• red vein

Each strain has slightly different effects, and some are stronger than others.

Normal Kratom doses vary depending on factors like sex, age, and health status. Also, the strain and method of ingestion can influence the effects of the substance. Typically, users take about 3 to 9 grams of the powdered form.

Most Kratom users reported that up to 5 grams of Kratom powder consumed three times a day was enough to make the users experience some effects of the substance.4 5 to 15 grams of powdered Kratom might be classified as a high dose, while above 15 grams can be very risky.

Be sure to follow the dosage directions as written on the product label or consult your healthcare provider before use. 

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Can Kratom Overdose Lead to Death?

Kratom overdose can cause seizures and even death. Several reports have shown that Kratom misuse can lead to fatal overdoses.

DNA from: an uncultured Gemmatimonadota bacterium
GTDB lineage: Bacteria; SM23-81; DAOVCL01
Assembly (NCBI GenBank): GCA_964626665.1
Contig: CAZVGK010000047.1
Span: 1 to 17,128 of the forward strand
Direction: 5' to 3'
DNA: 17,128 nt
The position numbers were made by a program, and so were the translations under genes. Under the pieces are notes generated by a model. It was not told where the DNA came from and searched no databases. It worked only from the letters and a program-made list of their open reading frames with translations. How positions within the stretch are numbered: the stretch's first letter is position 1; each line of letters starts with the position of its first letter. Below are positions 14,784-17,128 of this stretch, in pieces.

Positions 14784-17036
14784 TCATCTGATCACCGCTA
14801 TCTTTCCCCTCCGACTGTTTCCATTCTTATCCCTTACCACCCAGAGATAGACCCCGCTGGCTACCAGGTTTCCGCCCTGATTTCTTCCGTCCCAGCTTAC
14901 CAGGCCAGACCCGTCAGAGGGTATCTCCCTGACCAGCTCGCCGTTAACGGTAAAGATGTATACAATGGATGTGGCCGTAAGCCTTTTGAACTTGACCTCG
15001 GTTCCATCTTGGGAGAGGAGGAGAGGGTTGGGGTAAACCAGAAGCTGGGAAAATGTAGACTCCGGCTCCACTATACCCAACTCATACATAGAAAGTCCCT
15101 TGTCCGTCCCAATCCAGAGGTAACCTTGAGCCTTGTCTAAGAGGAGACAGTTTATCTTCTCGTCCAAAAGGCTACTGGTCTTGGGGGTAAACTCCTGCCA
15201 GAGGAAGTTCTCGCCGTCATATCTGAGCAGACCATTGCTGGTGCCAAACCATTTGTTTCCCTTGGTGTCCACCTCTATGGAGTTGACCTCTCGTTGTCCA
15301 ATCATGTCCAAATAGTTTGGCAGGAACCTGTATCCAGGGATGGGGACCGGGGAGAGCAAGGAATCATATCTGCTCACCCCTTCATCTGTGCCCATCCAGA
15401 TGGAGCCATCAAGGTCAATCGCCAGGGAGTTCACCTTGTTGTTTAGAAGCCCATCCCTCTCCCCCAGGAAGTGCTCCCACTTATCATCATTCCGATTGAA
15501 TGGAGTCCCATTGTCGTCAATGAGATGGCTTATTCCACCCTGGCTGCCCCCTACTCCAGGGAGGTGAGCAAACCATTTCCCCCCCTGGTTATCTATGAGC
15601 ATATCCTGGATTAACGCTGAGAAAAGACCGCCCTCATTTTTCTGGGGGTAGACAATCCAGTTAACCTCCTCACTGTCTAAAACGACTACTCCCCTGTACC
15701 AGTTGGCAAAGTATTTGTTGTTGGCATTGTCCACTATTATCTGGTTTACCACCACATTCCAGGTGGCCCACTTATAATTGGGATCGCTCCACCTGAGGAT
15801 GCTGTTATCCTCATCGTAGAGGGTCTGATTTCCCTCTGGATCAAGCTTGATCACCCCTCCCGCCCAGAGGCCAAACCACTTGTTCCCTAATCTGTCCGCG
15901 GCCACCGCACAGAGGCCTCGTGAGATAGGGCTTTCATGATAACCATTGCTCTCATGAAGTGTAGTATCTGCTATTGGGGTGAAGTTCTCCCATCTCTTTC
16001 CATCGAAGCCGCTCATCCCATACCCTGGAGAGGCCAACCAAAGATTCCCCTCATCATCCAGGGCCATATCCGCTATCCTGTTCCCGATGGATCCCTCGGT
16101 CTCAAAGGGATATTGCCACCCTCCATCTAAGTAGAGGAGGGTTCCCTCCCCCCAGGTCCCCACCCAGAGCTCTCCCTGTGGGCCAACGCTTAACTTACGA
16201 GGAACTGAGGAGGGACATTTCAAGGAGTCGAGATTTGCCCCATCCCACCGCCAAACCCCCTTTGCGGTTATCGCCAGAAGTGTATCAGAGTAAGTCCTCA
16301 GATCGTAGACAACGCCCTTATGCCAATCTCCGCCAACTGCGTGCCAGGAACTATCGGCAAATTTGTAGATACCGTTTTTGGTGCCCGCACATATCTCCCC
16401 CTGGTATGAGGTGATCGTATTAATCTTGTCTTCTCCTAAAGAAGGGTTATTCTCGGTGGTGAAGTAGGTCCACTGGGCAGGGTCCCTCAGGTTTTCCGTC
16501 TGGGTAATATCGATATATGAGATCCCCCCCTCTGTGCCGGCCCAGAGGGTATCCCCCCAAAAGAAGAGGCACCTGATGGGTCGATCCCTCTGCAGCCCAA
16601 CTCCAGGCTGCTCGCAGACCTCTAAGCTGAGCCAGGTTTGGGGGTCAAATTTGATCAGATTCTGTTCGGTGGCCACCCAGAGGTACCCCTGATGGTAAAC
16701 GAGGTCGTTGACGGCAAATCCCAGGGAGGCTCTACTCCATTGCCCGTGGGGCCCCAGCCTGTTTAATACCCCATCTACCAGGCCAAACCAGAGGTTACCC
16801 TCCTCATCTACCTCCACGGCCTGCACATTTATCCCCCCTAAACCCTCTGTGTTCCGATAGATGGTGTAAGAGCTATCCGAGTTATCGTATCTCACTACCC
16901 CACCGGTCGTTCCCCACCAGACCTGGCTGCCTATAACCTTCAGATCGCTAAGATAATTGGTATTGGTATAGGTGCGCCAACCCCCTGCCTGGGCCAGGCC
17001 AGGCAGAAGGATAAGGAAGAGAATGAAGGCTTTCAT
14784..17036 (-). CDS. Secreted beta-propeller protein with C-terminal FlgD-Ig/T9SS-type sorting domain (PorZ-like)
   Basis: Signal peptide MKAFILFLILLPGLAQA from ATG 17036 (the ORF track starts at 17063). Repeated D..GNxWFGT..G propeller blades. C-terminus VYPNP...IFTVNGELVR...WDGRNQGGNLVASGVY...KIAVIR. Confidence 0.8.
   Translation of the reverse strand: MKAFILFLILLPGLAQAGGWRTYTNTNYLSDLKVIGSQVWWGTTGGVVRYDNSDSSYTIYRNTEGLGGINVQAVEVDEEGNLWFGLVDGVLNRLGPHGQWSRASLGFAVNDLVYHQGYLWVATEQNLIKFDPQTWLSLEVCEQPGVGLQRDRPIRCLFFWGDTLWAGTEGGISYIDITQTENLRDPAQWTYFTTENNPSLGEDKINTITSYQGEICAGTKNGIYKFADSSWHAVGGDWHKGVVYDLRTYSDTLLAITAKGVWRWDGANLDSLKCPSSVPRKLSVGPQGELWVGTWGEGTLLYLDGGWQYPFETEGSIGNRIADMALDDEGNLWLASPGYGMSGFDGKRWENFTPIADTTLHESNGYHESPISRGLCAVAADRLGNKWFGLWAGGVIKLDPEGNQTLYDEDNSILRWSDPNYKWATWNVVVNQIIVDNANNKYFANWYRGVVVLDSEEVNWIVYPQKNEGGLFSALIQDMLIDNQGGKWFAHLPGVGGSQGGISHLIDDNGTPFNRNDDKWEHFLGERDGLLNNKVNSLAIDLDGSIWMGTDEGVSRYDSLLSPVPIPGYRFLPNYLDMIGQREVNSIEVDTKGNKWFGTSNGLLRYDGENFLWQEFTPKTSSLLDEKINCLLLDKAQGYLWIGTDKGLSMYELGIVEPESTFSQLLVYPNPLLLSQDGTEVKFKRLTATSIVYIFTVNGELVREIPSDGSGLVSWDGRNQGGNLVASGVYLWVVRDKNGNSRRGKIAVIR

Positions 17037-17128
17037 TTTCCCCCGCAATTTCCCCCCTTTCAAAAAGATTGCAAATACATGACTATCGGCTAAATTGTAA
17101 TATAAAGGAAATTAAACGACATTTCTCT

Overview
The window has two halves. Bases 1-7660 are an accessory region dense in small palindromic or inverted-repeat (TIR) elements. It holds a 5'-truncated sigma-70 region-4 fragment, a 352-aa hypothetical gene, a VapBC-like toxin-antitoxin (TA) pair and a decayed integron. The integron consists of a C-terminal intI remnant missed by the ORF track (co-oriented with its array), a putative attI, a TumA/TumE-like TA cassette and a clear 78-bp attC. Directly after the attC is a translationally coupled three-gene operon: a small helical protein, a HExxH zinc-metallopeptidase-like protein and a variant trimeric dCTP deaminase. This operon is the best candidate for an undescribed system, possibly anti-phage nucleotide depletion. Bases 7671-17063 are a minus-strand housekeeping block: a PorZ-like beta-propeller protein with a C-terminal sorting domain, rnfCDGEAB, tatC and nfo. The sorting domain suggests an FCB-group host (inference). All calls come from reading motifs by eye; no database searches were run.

Since it has high narcotic effects and has been associated with severe health issues like seizures, liver problems, and psychosis, Kratom can lead to death when taken in high doses. 

What to Do if You Overdose on Kratom

If you overdose on Kratom, the first thing you should do is call for help. If help is not close by, dial 911 immediately. Quick medical intervention is crucial. 

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What is Kratom?

Kratom is an herb tree known to have opioid-like and medicinal properties. It originated in Southeast Asia and grows mostly in Indonesia, Thailand, Papua New Guinea, and Malaysia.

Leaves from the Kratom tree have been used as an herbal supplement and medicine for treating health issues like cough, muscle pain, intestinal problems, opioid withdrawal symptoms, and diarrhea. Today, it is used as a recreational drug. People take it for pain relief.